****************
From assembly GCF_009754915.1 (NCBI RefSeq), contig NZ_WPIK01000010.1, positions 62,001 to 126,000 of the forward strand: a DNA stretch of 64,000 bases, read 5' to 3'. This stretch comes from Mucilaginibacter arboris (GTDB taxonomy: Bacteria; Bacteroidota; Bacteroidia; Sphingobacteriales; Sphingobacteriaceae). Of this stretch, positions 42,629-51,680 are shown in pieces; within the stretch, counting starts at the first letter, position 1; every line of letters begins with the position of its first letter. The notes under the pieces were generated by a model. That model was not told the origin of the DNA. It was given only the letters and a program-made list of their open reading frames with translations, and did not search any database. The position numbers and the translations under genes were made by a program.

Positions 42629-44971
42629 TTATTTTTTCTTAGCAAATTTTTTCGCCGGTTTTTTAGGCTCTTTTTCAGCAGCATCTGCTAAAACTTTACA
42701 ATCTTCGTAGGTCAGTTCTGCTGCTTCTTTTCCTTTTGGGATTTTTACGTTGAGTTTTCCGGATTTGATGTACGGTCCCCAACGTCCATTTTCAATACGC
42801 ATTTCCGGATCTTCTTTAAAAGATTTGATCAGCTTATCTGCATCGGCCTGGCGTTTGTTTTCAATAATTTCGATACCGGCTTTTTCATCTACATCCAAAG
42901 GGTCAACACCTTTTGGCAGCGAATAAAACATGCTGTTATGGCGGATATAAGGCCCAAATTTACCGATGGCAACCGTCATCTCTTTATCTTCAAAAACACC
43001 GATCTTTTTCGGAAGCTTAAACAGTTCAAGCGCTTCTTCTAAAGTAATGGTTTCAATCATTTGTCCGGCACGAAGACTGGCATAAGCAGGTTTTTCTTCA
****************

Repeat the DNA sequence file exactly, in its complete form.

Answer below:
From assembly GCF_009754915.1 (NCBI RefSeq), contig NZ_WPIK01000010.1, positions 62,001 to 126,000 of the forward strand: a DNA stretch of 64,000 bases, read 5' to 3'. This stretch comes from Mucilaginibacter arboris (GTDB taxonomy: Bacteria; Bacteroidota; Bacteroidia; Sphingobacteriales; Sphingobacteriaceae). Of this stretch, positions 42,629-51,680 are shown in pieces; within the stretch, counting starts at the first letter, position 1; every line of letters begins with the position of its first letter. The notes under the pieces were generated by a model. That model was not told the origin of the DNA. It was given only the letters and a program-made list of their open reading frames with translations, and did not search any database. The position numbers and the translations under genes were made by a program.

Positions 42629-44971
42629 TTATTTTTTCTTAGCAAATTTTTTCGCCGGTTTTTTAGGCTCTTTTTCAGCAGCATCTGCTAAAACTTTACA
42701 ATCTTCGTAGGTCAGTTCTGCTGCTTCTTTTCCTTTTGGGATTTTTACGTTGAGTTTTCCGGATTTGATGTACGGTCCCCAACGTCCATTTTCAATACGC
42801 ATTTCCGGATCTTCTTTAAAAGATTTGATCAGCTTATCTGCATCGGCCTGGCGTTTGTTTTCAATAATTTCGATACCGGCTTTTTCATCTACATCCAAAG
42901 GGTCAACACCTTTTGGCAGCGAATAAAACATGCTGTTATGGCGGATATAAGGCCCAAATTTACCGATGGCAACCGTCATCTCTTTATCTTCAAAAACACC
43001 GATCTTTTTCGGAAGCTTAAACAGTTCAAGCGCTTCTTCTAAAGTAATGGTTTCAATCATTTGTCCGGCACGAAGACTGGCATAAGCAGGTTTTTCTTCA